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Policy Proposal in Regards to Sex Workers as a Site of Disease Spread Essay

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Updated: Mar 28th, 2022

Executive Summary

Even though sex workers are seriously affected by AIDS and other sexually transmitted diseases in most parts of the world, they are also the most likely group to respond positively to HIV prevention campaigns. HIV prevention campaigns targeting sex workers can reduce the percentage of HIV infections that result from commercial sex activities and decrease the overall HIV spread across Victoria, Australia. In this document, I suggest that a comprehensive outreach programme targeting sex workers would help achieve an overall intervention and prevention of spread of STIs. Sex workers across Victoria need to be empowered by providing them with health education especially sexually transmitted infections, as well as, contraceptives. It is also important to make them access health facilities, counseling and drug rehabilitation services.

Statement of Issue

The central question in this social issue is how the Victorian government should respond to sex workers as a site of disease spread.

Background

Sex workers generally refer to those who work in the sex industry and provide sexual services. According to the International Union of Sex Workers, the term encompasses all those who work in the industry whether by coercion, choice or circumstance1. It includes people who provide sexual services such as prostitutes, escorts, as well as, professional dominants; strippers, porn actors, erotic dancers and those who work in brothels; these, they generally refer to as people who work in adult entertainment. Depending on the region or country, activities of sex workers may be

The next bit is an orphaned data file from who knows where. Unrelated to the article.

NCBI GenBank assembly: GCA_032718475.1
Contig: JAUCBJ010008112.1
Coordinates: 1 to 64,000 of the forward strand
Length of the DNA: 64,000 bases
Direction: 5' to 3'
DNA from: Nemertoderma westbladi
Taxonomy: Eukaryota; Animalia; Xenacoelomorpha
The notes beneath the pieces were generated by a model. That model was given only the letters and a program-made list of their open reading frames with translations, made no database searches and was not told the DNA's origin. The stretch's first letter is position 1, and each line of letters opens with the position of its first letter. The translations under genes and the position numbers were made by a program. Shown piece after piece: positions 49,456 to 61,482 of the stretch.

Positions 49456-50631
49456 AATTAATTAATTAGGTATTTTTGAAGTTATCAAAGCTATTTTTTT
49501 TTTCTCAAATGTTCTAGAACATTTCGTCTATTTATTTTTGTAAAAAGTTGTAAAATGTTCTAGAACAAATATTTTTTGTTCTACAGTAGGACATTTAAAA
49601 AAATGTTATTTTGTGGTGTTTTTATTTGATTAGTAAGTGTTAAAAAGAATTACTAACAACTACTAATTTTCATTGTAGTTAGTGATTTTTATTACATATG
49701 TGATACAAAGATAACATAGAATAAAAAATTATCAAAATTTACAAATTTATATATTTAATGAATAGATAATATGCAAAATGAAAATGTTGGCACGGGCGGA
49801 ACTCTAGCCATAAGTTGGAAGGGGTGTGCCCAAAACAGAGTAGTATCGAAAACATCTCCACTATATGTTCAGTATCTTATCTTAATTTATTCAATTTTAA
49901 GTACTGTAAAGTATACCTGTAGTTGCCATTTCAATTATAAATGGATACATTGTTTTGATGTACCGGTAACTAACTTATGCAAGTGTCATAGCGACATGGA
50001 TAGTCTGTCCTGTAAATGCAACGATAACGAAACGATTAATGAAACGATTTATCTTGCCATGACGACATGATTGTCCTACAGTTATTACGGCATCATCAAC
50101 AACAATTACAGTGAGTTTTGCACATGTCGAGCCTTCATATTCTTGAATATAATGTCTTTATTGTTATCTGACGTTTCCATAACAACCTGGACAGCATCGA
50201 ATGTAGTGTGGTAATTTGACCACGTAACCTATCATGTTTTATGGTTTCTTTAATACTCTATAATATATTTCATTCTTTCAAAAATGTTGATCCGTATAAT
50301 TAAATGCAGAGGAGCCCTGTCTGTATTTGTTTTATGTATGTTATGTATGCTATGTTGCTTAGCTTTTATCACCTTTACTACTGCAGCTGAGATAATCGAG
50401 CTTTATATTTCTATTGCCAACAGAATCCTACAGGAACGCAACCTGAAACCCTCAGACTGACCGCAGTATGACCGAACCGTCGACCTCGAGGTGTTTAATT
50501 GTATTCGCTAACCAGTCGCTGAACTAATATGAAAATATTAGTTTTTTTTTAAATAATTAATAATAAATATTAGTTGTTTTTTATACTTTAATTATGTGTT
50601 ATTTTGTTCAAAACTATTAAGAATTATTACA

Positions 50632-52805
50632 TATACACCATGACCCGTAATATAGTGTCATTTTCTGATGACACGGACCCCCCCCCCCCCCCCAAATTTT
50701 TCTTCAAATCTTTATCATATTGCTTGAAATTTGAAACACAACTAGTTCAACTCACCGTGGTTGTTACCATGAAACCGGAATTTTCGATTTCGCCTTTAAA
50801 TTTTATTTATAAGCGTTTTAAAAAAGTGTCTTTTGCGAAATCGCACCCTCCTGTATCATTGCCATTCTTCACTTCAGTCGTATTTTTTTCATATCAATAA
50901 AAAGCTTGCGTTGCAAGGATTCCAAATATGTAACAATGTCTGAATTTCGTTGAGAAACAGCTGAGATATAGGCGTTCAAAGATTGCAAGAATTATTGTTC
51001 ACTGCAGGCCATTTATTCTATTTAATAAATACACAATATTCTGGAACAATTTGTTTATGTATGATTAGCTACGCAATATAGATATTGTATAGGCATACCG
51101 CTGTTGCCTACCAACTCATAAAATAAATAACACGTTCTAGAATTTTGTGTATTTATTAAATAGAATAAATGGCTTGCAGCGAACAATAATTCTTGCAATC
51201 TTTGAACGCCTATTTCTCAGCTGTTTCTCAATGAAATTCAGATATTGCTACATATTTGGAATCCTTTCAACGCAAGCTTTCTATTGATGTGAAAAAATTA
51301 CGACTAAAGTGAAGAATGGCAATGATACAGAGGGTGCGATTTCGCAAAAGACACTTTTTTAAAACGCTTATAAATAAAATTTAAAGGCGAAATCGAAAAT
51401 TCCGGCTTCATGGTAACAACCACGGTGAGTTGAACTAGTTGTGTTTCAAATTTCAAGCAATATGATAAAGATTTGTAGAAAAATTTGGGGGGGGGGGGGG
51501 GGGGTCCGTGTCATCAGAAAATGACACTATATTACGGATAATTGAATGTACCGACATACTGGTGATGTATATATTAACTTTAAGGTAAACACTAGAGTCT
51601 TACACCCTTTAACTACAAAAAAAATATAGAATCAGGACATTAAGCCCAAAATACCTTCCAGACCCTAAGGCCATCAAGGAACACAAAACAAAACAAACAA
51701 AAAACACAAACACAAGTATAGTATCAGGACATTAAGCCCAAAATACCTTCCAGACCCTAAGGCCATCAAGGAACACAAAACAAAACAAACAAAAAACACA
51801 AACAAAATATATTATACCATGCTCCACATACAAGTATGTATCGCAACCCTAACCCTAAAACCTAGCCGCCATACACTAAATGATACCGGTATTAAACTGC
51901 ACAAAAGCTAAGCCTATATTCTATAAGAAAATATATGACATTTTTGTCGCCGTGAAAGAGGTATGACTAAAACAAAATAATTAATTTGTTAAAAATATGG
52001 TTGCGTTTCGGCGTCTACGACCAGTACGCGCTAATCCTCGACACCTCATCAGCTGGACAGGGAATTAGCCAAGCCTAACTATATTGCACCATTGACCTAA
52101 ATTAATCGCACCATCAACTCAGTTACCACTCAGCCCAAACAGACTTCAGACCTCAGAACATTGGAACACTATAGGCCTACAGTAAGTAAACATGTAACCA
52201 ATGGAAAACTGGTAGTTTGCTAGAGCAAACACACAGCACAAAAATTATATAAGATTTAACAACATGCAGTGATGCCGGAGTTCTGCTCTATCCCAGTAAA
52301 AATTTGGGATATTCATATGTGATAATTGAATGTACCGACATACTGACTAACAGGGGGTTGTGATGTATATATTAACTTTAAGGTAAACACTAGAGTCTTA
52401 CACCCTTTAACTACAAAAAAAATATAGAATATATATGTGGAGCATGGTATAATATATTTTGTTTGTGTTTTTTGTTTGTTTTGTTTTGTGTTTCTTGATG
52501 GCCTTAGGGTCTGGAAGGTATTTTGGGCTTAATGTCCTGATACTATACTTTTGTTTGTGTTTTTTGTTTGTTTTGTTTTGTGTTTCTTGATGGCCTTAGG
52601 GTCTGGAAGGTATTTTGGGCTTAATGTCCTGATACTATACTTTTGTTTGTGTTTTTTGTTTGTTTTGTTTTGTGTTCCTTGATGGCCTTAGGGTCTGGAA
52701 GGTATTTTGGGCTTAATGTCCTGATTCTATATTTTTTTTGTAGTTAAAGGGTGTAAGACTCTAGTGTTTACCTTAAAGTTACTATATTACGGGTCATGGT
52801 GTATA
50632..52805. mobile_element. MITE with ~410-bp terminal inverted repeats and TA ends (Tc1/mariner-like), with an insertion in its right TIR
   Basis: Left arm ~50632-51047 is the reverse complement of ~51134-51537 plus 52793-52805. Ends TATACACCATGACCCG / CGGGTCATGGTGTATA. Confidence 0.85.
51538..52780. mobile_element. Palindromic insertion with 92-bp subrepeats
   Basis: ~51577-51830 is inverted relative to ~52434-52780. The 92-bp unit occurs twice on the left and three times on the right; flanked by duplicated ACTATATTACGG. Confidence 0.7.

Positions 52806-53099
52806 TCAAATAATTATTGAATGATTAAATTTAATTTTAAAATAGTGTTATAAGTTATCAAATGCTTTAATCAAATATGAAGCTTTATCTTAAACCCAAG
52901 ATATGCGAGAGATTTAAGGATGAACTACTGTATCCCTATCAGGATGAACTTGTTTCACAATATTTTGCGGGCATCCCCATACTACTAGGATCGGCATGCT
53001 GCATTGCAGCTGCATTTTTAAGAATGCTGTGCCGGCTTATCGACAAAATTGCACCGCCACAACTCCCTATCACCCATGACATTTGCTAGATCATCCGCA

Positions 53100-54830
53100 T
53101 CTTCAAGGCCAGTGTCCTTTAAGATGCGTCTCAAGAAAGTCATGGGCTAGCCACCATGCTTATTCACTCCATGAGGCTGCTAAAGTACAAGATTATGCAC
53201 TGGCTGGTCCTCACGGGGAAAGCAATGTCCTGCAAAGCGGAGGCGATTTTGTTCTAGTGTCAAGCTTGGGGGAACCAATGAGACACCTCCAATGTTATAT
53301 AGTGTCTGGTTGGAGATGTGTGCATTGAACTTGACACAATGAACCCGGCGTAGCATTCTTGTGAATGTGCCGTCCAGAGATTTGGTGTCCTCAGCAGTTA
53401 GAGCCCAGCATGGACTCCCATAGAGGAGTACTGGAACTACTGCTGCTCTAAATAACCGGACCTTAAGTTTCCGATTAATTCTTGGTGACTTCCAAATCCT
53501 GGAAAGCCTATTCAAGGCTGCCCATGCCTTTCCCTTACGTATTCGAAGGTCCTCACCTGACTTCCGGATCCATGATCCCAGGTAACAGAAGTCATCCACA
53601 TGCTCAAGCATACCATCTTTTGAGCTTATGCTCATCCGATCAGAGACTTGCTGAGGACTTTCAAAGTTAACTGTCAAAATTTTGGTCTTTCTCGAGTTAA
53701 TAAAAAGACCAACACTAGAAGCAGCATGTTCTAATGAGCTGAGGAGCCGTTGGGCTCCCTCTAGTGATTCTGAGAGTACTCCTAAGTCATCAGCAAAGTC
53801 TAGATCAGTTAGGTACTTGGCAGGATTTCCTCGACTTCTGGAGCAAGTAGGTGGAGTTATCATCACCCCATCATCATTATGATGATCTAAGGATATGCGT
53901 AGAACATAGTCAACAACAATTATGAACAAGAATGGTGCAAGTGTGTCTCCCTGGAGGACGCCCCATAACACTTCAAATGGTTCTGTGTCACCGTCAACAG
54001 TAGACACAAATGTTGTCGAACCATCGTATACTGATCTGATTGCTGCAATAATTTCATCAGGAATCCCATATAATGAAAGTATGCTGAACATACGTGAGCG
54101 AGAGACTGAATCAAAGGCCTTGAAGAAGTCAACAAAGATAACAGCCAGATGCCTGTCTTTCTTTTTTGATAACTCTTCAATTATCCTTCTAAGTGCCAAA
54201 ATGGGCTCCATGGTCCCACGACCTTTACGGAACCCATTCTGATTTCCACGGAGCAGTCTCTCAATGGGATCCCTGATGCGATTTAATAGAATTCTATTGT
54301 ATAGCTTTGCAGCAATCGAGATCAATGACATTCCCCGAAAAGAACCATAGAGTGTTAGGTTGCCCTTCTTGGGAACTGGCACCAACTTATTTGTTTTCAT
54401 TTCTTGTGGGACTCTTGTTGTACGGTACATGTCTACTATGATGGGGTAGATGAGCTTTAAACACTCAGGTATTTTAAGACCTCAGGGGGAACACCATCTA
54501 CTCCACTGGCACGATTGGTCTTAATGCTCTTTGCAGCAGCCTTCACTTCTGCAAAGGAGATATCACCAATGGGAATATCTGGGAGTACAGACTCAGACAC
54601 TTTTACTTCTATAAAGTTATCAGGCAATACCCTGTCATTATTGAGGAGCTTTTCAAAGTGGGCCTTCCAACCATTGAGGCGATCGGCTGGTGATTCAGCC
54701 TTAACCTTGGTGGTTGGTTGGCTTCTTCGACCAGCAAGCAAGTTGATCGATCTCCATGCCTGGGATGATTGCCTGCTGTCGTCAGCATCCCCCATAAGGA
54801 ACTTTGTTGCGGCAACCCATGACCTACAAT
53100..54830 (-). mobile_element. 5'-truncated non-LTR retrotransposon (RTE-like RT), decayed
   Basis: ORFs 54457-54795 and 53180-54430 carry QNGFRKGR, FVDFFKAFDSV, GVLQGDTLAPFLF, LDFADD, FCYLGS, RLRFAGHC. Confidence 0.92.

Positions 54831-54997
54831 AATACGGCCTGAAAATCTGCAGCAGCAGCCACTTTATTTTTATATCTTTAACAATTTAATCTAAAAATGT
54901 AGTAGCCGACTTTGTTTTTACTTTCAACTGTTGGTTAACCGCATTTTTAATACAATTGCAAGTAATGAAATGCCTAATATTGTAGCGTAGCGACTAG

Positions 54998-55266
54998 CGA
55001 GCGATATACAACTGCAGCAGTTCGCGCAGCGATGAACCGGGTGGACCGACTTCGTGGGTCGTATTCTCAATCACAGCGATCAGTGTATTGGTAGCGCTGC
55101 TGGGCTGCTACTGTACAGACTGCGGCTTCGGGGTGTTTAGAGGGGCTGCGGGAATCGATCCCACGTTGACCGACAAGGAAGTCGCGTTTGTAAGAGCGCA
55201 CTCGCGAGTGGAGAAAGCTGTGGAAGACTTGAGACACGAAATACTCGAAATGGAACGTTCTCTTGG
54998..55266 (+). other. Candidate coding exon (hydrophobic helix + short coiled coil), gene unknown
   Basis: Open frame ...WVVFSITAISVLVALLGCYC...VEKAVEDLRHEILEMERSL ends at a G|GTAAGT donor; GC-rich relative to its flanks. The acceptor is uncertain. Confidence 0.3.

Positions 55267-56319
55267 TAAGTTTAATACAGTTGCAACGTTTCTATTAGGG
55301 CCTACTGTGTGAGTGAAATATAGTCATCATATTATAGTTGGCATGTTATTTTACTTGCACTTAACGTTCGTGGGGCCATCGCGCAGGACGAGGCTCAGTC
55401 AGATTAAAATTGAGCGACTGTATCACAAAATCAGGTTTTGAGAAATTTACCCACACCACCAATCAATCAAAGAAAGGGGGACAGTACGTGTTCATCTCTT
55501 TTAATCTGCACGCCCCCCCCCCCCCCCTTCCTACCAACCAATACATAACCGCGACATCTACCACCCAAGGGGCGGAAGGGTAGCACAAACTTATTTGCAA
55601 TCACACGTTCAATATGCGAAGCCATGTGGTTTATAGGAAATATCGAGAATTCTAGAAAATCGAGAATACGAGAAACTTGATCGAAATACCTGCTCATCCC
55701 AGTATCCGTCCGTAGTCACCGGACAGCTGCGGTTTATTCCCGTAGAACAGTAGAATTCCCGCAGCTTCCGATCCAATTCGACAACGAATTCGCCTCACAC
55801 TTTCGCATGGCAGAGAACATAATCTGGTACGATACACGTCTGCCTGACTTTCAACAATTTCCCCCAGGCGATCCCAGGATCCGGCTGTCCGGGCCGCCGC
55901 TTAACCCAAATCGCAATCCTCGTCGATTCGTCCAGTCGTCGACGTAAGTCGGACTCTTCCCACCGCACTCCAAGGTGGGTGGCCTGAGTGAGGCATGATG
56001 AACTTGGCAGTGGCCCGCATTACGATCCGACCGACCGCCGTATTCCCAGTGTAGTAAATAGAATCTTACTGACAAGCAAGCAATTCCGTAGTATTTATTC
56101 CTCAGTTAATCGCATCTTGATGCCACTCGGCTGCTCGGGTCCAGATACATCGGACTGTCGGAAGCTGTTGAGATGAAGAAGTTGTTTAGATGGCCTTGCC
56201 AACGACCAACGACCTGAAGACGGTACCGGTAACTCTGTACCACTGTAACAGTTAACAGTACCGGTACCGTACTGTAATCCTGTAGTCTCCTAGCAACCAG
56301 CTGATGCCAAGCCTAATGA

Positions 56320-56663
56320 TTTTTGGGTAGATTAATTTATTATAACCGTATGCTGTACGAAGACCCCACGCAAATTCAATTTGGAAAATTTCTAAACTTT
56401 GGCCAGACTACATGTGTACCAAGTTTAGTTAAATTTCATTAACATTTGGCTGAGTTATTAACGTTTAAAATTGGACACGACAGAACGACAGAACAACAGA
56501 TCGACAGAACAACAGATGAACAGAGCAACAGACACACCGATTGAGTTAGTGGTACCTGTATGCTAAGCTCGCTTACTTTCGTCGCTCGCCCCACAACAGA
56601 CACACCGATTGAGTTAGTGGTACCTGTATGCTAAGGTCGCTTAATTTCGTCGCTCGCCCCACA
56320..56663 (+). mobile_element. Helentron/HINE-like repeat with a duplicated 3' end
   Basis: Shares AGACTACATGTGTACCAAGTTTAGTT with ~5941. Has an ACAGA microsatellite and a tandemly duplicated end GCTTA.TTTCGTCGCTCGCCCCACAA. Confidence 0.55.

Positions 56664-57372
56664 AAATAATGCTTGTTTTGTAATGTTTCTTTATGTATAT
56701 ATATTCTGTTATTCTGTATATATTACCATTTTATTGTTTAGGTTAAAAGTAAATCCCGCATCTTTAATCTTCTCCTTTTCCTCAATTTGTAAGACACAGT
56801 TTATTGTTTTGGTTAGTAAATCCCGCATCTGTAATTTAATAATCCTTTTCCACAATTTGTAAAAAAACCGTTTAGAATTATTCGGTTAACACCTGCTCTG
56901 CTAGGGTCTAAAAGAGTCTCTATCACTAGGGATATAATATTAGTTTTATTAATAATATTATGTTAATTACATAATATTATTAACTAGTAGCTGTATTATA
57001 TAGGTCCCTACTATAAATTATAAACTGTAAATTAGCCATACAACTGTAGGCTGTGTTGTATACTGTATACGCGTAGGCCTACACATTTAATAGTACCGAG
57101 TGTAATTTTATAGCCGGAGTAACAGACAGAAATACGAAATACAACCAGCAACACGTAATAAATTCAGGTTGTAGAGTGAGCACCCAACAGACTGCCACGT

1. IUSW, 2009, Web.

According to Frances prostitution (sex work) is the oldest profession and exists in every society, Australia included2. Frances believes that in the aboriginal society, sex work did not exist; however, it came with the European invasion which can be traced back to 1670s3. It became necessary to find female sexual partners for European soldiers and colonialists during the colonial period and the British colonial government had to craft a legislation which allowed them to provide veneral disease-free sex workers to soldiers. Prostitution spread in towns in the 20th century as demand for sexual services increased among armed forces, working class male as well as merchant marine. Today, most regions in Australia have liberalized prostitution. Prostitution in Victoria is legalized and regulated by The Prostitution Control Act of 19944 (Sullivan 2005). However, the increasing level of chlamydia and HIV/AIDS among young women has been of great concern in Victoria.

Those involved in commercial sex activities face various health risks which depend on the lives they lead or specific sexual practices they engage. HIV and STDs infections are the major health risks that they universally face in their sex activities. Generally, STDs including HIV/AIDS have considerable stress as well as illness, can be fatal and affect reproductive ability significantly. Although it is assumed that condoms are easily available, the question still remains as to whether they have easy access to them in their places of work which includes the streets, brothels, bars and other